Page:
Okay, so in Logic Pro I can load up a Space Designer plugin (convolution reverb) with an impulse that's 9.1 seconds long, turn my mic on, and get real-time convolution reverb as the mic records incoming audio.

My question is: How could this be possible? My I/O buffer size is 32 samples. Is my computer capable of performing the convolution of a 401,310 sample impulse with a 32 sample block of audio in under 0.0007 seconds? If so, what kind of black magic do I need to get my own convolution reverb to do this?

I should mention that I am trying to develop real time convolution in C with portaudio. It works great when it's not real-time, but it's way too slow in real-time (the convolution I mentioned above takes 0.8 seconds using frequency-domain convolution which is supposed to be faster for impulses of that size, no?

Anyway any insight would be helpful, as I would really like to understand how this kind of real-time processing is possible.

  • $\begingroup$ I won't post over Olli's nice answer, where he shows a particular way of speeding up the operation. Yet, for modern computers 0.7 seconds is more than enough to convolve such a signal and you actually do not need any algorithmic optimizations (Of course, any smart person would first make the algorithm better). So, all you need to do is to effectively make use of the particular structure of your kernel, SSE/AVX instructions, and parallelization. For the codes you cannot optimize, leave to the compiler. They are pretty good at optimizations as well. $\endgroup$ Sep 20 '15 at 15:44
  • $\begingroup$ I'm not sure that's a correct.statement. A 9.1s impulse response sampled at 44.1 kHz takes about 18 billion multiply add operations per channel. That's out of range for most "normal" processors. Accelerator hardware can help but it's typically limited by memory bandwidth: you simply can't load the coefficients fast enough especially if they are not in cache. $\endgroup$
    – Hilmar
    Sep 20 '15 at 16:05
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    $\begingroup$ @Hilmar : Just wondering where you get 18 billion from? Direct calculation of 401,310 filter taps yields 161 billion ($N^2$) and $N\log N$ gives 2.25 million. $\endgroup$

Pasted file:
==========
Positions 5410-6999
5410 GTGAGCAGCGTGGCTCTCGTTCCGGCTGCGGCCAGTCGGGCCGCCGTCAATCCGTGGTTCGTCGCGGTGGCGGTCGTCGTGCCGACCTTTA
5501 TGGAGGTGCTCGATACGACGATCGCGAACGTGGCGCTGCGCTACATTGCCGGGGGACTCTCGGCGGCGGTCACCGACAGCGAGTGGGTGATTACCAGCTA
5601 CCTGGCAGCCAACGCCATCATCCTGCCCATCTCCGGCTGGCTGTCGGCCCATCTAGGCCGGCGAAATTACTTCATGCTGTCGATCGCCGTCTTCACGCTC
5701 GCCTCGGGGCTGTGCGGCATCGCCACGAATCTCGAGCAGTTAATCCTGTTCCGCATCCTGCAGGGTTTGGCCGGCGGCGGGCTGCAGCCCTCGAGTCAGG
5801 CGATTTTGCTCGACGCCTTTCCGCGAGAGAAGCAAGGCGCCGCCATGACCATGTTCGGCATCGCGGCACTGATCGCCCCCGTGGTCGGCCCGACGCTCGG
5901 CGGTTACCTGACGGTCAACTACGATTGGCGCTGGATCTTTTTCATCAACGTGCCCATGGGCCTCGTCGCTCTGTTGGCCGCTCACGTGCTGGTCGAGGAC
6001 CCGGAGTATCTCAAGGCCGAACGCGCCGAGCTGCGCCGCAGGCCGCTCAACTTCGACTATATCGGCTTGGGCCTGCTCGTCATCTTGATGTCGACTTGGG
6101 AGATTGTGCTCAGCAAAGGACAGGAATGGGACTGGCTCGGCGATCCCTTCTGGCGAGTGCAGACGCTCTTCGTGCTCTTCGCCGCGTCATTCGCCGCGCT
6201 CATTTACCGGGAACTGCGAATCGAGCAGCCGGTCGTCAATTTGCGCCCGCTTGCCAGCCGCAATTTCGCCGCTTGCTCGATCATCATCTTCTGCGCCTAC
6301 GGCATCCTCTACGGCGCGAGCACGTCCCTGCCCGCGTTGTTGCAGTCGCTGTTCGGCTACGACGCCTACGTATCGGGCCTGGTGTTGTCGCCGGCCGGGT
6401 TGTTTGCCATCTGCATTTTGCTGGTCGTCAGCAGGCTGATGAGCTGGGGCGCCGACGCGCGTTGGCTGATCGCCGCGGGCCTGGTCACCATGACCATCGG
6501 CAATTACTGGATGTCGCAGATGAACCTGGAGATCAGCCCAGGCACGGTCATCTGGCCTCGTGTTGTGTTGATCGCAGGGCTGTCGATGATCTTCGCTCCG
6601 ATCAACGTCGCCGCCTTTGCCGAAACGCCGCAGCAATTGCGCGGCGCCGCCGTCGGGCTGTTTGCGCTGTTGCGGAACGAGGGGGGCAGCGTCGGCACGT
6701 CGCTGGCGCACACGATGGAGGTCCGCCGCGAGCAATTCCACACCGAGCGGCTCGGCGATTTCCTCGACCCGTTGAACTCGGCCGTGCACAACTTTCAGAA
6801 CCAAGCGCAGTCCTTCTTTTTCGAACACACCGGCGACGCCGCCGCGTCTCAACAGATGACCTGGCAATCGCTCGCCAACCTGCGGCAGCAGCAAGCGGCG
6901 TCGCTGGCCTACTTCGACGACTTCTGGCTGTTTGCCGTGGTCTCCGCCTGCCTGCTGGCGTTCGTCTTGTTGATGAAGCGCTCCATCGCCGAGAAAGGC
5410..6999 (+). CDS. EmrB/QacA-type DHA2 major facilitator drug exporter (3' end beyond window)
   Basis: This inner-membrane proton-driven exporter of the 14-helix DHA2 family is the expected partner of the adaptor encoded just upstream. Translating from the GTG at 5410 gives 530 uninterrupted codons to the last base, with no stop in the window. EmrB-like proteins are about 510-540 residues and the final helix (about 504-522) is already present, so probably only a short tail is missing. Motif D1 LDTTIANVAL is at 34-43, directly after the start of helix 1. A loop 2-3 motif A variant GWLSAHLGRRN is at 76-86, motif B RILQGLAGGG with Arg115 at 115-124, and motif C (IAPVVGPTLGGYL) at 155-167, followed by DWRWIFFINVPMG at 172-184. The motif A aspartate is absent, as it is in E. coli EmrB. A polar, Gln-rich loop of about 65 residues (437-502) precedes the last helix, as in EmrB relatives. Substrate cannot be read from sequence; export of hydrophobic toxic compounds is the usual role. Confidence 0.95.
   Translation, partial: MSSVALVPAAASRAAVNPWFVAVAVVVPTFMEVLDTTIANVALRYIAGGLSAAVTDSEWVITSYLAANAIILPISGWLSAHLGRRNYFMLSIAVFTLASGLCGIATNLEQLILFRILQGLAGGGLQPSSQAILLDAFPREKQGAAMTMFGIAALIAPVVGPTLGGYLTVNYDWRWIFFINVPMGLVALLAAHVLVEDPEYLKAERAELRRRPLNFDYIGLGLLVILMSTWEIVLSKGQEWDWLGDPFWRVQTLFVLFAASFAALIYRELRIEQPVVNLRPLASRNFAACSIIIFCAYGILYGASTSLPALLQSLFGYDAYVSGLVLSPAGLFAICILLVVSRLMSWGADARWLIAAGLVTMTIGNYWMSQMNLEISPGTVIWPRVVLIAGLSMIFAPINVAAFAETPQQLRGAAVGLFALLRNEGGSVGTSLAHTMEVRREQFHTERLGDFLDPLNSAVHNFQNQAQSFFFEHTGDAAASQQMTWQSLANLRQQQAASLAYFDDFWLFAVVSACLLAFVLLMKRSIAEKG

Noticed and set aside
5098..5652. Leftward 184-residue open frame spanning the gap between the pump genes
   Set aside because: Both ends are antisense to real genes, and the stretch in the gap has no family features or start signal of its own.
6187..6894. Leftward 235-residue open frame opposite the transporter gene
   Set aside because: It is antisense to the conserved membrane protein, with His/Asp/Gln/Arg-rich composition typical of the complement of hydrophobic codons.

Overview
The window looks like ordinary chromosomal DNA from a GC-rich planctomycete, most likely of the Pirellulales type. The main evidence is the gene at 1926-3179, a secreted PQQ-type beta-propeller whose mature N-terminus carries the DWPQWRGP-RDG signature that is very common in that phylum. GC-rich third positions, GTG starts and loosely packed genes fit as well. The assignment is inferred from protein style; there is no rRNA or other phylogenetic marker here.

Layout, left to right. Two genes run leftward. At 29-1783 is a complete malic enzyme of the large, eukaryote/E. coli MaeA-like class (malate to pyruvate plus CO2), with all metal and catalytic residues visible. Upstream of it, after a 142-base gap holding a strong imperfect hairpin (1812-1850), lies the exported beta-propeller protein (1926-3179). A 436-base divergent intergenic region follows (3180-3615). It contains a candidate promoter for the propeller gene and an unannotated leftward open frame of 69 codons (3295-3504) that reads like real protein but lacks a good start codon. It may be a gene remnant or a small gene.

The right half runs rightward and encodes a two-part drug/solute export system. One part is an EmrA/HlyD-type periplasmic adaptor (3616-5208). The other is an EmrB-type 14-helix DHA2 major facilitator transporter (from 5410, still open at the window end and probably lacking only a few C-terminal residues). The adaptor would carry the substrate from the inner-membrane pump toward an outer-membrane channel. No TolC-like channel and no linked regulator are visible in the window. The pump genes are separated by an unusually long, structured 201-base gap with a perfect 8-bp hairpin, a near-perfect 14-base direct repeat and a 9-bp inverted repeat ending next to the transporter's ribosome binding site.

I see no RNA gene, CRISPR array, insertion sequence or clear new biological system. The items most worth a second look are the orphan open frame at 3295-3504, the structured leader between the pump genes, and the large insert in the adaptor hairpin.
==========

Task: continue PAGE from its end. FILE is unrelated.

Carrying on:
– Peter K.
    Sep 21 '15 at 14:37
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    $\begingroup$ @Peter: It's basically filter length times sample rate. You need 400k mpy/adds per sample and you have 44.1k samples per second. $\endgroup$
    – Hilmar
    Sep 22 '15 at 20:34

Real-time low-latency partitioned convolution reverb with a long impulse response works by dividing the impulse response into unequally sized partitions. The shortest partitions (blocks) are at the beginning of the impulse response, and the partition length grows towards the end of the impulse response:


Each partition length can be processed separately, giving for each a latency that is for fast Fourier transform (FFT) -based convolution perhaps a couple of times the partition length. Convolution outputs for all partition lengths are summed forming the final composite output. When partitioning the impulse response, the partition of a particular length must not appear before the time that equals the latency of convolution of that partition length. A time-domain finite impulse response (FIR) filter can be used for the beginning of the impulse response because that may be more efficient than doing the low-length convolution by FFT.

What is the optimal partitioning for a given impulse response length and the optimal split point between time-domain FIR and FFT convolution should be tested on the target platform. A challenging aspect of non-uniform partitioned convolution is scheduling of the work.

Non-uniform partitioned convolution was popularized by William G. Gardner, Efficient Convolution without Input-Output Delay, J. Audio Eng. Soc., Vol. 43, No. 3, 1995 March, available online at http://www.cs.ust.hk/mjg_lib/bibs/DPSu/DPSu.Files/Ga95.PDF.

  • $\begingroup$ Nice answer, Olli! $\endgroup$
    – Peter K.
    Sep 20 '15 at 22:53

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